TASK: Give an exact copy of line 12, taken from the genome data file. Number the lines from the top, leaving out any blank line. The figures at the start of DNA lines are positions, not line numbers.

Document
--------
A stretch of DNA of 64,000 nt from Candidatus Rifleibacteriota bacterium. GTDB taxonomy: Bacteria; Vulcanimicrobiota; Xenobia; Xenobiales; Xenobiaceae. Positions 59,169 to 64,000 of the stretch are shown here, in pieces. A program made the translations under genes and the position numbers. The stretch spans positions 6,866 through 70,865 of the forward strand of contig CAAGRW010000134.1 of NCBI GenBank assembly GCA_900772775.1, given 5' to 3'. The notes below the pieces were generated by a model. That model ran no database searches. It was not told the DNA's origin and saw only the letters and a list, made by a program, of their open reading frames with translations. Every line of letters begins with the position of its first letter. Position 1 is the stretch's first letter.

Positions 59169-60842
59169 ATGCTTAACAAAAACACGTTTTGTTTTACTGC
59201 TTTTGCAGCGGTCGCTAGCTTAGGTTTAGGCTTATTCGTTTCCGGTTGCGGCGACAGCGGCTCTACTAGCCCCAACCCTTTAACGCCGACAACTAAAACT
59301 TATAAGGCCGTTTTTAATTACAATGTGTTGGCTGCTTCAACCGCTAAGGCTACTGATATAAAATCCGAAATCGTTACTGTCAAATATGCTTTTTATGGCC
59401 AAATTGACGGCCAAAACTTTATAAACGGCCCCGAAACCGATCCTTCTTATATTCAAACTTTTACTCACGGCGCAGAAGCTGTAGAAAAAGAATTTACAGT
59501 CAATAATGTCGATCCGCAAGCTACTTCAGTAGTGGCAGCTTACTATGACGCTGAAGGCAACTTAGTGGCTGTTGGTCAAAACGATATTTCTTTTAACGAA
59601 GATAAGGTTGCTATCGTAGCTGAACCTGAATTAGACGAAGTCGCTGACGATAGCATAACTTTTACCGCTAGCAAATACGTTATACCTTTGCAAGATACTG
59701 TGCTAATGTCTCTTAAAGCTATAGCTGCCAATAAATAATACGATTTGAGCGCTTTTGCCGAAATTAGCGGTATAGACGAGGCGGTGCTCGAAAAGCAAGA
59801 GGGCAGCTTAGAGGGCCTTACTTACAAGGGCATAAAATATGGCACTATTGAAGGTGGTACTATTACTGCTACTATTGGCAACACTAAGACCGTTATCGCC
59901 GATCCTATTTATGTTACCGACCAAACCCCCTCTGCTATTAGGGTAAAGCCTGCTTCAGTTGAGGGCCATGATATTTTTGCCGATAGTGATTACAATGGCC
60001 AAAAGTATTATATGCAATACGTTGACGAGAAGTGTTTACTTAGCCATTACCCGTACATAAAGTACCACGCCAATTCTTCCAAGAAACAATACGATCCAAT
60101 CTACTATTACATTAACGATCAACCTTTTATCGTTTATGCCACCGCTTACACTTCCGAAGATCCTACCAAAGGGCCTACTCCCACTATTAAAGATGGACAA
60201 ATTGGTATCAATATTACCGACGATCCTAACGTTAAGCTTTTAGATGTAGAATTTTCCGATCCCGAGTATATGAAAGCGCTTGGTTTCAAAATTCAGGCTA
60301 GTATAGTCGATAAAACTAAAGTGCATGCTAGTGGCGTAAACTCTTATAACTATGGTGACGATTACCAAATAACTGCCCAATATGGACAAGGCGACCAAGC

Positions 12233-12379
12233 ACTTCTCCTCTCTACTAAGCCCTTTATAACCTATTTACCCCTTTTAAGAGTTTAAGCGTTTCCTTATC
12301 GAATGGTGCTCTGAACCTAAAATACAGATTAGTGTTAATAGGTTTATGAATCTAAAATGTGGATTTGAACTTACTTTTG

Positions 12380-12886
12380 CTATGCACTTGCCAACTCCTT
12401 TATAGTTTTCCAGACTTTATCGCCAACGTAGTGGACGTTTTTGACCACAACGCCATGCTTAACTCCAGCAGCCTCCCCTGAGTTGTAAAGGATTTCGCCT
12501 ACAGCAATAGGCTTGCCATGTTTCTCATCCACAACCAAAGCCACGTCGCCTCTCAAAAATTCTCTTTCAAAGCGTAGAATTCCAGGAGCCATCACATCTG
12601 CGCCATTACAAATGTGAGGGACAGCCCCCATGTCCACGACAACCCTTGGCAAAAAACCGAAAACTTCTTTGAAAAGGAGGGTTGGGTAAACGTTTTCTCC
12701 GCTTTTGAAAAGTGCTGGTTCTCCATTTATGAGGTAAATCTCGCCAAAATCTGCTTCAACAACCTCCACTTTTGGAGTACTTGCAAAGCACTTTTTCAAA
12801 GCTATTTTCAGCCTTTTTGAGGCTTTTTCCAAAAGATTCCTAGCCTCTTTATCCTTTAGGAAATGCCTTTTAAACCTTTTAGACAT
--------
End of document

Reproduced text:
60001 AAAAGTATTATATGCAATACGTTGACGAGAAGTGTTTACTTAGCCATTACCCGTACATAAAGTACCACGCCAATTCTTCCAAGAAACAATACGATCCAAT